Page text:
It is natural to imagine that the sense of sight takes in the world as it is — simply passing on what the eyes collect from light reflected by the objects around us.
Words can play a powerful role in what we see, according to a study published this month by University of Wisconsin-Madison cognitive scientist and psychology professor Gary Lupyan, and Emily Ward, a Yale University graduate student, in the journal Proceedings of the National Academy of Sciences.
“Perceptual systems do the best they can with inherently ambiguous inputs by putting them in context of what we know, what we expect,” Lupyan says. “Studies like this are helping us show that language is a powerful tool for shaping perceptual systems, acting as a top-down signal to perceptual processes. In the case of vision, what we consciously perceive seems to be deeply shaped by our knowledge and expectations.”
And those expectations can be altered with a single word.
To show how deeply words can influence perception, Lupyan and Ward used a technique called continuous flash suppression to render a series of objects invisible for a group of volunteers.
Each person was shown a picture of a familiar object — such as a chair, a pumpkin or a kangaroo — in one eye. At the same time, their other eye saw a series of flashing, “squiggly” lines.
“Essentially, it’s visual noise,” Lupyan says. “Because the noise patterns are high-contrast and constantly moving, they dominate, and the input from the other eye is suppressed.”
Immediately before looking at the combination of the flashing lines and suppressed object, the study participants heard one of three things: the word for the suppressed object (“pumpkin,” when the object was a pumpkin), the word for a different object (“kangaroo,” when the object was actually a pumpkin), or just static.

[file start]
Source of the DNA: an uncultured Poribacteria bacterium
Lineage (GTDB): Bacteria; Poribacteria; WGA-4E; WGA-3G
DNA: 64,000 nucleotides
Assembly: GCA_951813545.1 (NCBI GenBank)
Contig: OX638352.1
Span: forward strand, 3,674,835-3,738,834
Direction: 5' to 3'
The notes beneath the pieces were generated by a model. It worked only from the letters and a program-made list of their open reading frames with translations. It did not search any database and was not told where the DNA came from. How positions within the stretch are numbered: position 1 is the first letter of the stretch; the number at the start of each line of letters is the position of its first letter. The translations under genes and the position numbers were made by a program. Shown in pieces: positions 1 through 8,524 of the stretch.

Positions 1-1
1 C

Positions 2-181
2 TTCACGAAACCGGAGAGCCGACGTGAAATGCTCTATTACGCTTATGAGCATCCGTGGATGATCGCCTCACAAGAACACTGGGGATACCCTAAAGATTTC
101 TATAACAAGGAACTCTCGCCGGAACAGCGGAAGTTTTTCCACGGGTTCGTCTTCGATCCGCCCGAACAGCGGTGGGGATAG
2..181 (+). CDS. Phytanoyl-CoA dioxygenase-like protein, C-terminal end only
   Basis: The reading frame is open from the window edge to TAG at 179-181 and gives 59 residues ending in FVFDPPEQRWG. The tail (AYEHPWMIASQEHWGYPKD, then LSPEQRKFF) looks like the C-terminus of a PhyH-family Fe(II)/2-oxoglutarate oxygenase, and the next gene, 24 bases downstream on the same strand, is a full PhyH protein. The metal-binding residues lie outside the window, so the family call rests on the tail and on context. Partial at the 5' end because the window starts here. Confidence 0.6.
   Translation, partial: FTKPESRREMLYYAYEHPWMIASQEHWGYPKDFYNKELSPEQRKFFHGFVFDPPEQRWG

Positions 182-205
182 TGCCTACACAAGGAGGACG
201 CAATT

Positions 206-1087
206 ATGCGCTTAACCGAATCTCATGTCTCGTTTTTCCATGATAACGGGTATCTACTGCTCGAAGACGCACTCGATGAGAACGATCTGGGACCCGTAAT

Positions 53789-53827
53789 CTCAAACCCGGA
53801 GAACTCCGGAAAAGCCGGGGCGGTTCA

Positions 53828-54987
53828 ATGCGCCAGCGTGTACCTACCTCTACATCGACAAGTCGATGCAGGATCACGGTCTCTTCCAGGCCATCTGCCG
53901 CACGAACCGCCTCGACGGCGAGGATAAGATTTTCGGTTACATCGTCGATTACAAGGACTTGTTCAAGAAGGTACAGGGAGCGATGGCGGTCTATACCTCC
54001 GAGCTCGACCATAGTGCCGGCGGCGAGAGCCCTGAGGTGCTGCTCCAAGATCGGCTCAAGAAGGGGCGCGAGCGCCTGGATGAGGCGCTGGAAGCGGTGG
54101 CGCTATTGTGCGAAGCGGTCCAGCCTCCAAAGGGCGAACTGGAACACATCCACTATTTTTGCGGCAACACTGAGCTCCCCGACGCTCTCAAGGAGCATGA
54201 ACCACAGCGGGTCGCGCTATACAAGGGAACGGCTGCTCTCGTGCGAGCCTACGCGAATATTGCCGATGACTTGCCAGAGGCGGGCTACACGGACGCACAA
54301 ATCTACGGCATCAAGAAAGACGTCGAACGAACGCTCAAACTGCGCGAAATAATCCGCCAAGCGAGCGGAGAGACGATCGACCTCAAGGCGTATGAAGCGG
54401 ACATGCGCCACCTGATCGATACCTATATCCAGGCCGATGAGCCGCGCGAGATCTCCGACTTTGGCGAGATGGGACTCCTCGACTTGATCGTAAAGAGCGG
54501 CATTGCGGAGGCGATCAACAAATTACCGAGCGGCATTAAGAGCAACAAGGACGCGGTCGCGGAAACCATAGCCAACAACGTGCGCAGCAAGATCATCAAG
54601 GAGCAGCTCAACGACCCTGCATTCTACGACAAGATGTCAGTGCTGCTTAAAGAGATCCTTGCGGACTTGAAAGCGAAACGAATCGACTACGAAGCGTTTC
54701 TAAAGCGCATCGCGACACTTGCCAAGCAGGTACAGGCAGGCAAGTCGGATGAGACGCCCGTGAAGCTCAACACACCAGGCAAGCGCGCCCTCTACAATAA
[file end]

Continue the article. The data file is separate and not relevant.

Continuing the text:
Then researchers asked the participants to indicate whether they saw something or not. When the word they heard matched the object that was being wiped out by the visual noise, the subjects were more likely to report that they did indeed see something than in cases where the wrong word or no word at all was paired with the image.
“Hearing the word for the object that was being suppressed boosted that object into their vision,” Lupyan says.
And hearing an unmatched word actually hurt study subjects’ chances of seeing an object.
“With the label, you’re expecting pumpkin-shaped things,” Lupyan says. “When you get a visual input consistent with that expectation, it boosts it into perception. When you get an incorrect label, it further suppresses that.”
Experiments have shown that continuous flash suppression interrupts sight so thoroughly that there are no signals in the brain to suggest the invisible objects are perceived, even implicitly.
“Unless they can tell us they saw it, there’s nothing to suggest the brain was taking it in at all,” Lupyan says. “If language affects performance on a test like this, it indicates that language is influencing vision at a pretty early stage. It’s getting really deep into the visual system.”
The study demonstrates a deeper connection between language and simple sensory perception than previously thought, and one that makes Lupyan wonder about the extent of language’s power. The influence of language may extend to other senses as well.
“A lot of previous work has focused on vision, and we have neglected to examine the role of knowledge and expectations on other modalities, especially smell and taste,” Lupyan says. “What I want to see is whether we can really alter threshold abilities,” he says. “Does expecting a particular taste for example, allow you to detect a substance at a lower concentration?”
If you’re drinking a glass of milk, but thinking about orange juice, he says, that may change the way you experience the milk.
“There’s no point in figuring out what some objective taste is,” Lupyan says. “What’s important is whether the milk is spoiled or not. If you expect it to be orange juice, and it tastes like orange juice, it’s fine. But if you expected it to be milk, you’d think something was wrong.”